Ross: General Milley calls out Trump in retirement speech
Oct 2, 2023, 9:11 AM | Updated: 9:26 am
(AP Photo/Virginia Mayo, File)
General Mark Milley, chairman of the Joint Chiefs of Staff, retired last week after a 44-year career and gave a farewell speech that focused on the Constitution.
According to some commentators, it also included a clear swipe on Donald Trump. See if you can detect it.
More from Dave Ross: The highs and lows of the second 2024 Republican debate
“We are unique among the world’s militaries. We don’t take an oath to a country. We don’t take an oath to a tribe. We don’t take an oath to a religion. We don’t take an oath to a king, or queen or a tyrant or a dictator. We don’t take an oath to a wannabe dictator. We don’t take an oath to an individual,” Milley said.
“We take an oath to the Constitution, and we take an oath to the idea that is America, and we’re willing to die to protect it,” Milley continued. “Every soldier, sailor, airman, Marine, Guardian and Coast Guardsmen each of us commits our very life to protect and defend that document, regardless of personal price, and we are not easily intimidated.”
Sounds mostly like a statement of fact.
He repeats what we already know about the military oath: that it’s an oath to the Constitution, not to a king, a queen, a tyrant, a dictator, or a wanna-be dictator.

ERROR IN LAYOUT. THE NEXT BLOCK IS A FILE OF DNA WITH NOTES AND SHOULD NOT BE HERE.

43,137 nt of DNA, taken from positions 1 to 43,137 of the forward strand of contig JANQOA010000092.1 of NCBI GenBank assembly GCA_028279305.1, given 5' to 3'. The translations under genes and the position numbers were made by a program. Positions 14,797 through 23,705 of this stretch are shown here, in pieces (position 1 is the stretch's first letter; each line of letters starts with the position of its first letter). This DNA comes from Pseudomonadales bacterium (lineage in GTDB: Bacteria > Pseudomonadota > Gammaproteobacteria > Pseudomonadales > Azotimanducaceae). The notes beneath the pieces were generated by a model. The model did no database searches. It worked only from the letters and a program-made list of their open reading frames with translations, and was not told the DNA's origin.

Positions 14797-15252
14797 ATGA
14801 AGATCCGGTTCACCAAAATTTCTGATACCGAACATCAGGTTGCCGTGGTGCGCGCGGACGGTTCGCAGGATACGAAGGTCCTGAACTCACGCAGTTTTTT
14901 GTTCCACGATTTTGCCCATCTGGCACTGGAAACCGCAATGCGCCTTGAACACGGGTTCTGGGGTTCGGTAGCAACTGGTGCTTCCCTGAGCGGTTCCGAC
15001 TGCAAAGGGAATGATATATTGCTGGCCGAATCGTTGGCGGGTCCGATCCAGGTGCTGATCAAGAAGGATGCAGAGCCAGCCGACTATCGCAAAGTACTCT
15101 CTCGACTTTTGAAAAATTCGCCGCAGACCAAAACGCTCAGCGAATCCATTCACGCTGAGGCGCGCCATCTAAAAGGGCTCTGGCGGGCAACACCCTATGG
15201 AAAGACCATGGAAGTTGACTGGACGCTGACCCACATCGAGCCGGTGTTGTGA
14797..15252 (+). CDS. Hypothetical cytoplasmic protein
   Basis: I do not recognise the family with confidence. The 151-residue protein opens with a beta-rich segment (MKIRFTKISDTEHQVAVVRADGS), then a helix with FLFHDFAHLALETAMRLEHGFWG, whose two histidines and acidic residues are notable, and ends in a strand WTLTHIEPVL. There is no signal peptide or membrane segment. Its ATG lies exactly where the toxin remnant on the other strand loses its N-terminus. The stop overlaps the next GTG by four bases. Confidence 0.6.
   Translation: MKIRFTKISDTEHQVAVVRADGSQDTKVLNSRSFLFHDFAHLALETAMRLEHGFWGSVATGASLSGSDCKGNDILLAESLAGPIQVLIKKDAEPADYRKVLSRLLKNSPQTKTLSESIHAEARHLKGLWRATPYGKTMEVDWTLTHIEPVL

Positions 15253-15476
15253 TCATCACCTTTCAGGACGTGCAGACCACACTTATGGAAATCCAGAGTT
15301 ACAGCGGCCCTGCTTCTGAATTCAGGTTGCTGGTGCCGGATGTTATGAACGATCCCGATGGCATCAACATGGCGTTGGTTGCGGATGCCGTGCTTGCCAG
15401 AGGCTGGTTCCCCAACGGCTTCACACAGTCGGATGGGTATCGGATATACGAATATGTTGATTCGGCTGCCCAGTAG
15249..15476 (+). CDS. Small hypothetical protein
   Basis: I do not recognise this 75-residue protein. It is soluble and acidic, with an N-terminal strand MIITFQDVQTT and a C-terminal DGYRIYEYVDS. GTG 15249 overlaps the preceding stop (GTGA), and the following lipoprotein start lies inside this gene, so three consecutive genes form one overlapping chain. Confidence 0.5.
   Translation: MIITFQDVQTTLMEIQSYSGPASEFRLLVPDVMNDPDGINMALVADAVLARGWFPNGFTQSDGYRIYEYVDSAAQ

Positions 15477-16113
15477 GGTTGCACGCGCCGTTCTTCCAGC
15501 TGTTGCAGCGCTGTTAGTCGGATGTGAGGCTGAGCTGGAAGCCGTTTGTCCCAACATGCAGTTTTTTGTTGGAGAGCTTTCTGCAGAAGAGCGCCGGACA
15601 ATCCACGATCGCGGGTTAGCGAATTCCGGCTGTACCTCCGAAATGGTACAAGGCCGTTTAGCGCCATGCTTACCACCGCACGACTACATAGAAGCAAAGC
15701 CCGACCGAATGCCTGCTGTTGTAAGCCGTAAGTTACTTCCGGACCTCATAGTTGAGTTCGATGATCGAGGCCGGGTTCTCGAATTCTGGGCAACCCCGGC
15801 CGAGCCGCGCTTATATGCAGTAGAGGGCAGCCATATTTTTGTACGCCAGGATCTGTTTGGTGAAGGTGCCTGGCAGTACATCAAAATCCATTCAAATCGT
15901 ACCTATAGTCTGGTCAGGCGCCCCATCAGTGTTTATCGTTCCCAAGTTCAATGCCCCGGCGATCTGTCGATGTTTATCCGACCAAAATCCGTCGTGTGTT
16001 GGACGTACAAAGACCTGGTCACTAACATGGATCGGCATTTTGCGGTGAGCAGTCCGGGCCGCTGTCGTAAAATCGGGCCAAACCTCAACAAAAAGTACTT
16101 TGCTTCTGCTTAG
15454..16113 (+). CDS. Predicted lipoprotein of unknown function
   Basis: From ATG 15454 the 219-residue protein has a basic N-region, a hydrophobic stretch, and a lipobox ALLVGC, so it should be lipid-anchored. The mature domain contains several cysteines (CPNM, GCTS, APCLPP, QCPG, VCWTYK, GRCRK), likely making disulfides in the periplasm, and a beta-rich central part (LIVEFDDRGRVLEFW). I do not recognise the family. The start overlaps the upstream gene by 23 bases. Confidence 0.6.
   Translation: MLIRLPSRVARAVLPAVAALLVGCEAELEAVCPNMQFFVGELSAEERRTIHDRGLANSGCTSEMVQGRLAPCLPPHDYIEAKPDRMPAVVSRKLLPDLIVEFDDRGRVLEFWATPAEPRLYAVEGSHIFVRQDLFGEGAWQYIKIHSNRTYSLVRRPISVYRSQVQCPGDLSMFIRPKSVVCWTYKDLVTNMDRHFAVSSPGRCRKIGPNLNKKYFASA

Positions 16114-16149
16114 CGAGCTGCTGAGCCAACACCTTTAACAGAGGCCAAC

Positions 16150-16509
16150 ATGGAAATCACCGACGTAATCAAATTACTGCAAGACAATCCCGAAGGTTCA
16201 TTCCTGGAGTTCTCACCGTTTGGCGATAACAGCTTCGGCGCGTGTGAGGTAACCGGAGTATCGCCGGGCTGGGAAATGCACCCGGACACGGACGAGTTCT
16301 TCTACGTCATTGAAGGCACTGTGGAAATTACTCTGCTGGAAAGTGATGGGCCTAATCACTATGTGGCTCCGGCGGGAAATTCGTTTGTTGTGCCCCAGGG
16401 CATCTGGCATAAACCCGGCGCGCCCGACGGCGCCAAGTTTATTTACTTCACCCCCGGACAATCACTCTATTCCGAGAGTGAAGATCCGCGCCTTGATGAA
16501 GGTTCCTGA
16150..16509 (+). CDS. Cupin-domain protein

So, the statement would only apply to Trump if you think Trump fits any of those categories.
Milley could have included terms like “real estate developer,” “golf magnate,” and “indicted co-conspirator,” but he did not.
So, unless you believe Trump to be a king, a queen, a tyrant, a dictator, or a wanna-be dictator, the general is off the hook.
Now, I suppose that last part, “we are not easily intimidated,” that could be seen as a reference to Trump.
You may remember that Milley placed a phone call to his Chinese counterparts during the final months of Trump’s Presidency to defuse rumors that the U.S. was planning an attack.
Well, last week, Trump declared that those phone calls constituted treasonous acts so egregious “that in times gone by, the punishment would have been death!”
Well, General Milley is probably quite familiar with what constitutes treason.
And to be accused of it by an ex-president who was ready to order the military to seize voting machines, what more can you say? I think he can sleep well.
Listen to Seattle’s Morning News with Dave Ross and Colleen O’Brien weekday mornings from 5 – 9 a.m. on KIRO Newsradio, 97.3 FM. Subscribe to the podcast here.
- Tune in to KIRO Newsradio weekdays at 5am for Dave Ross on Seattle's Morning News.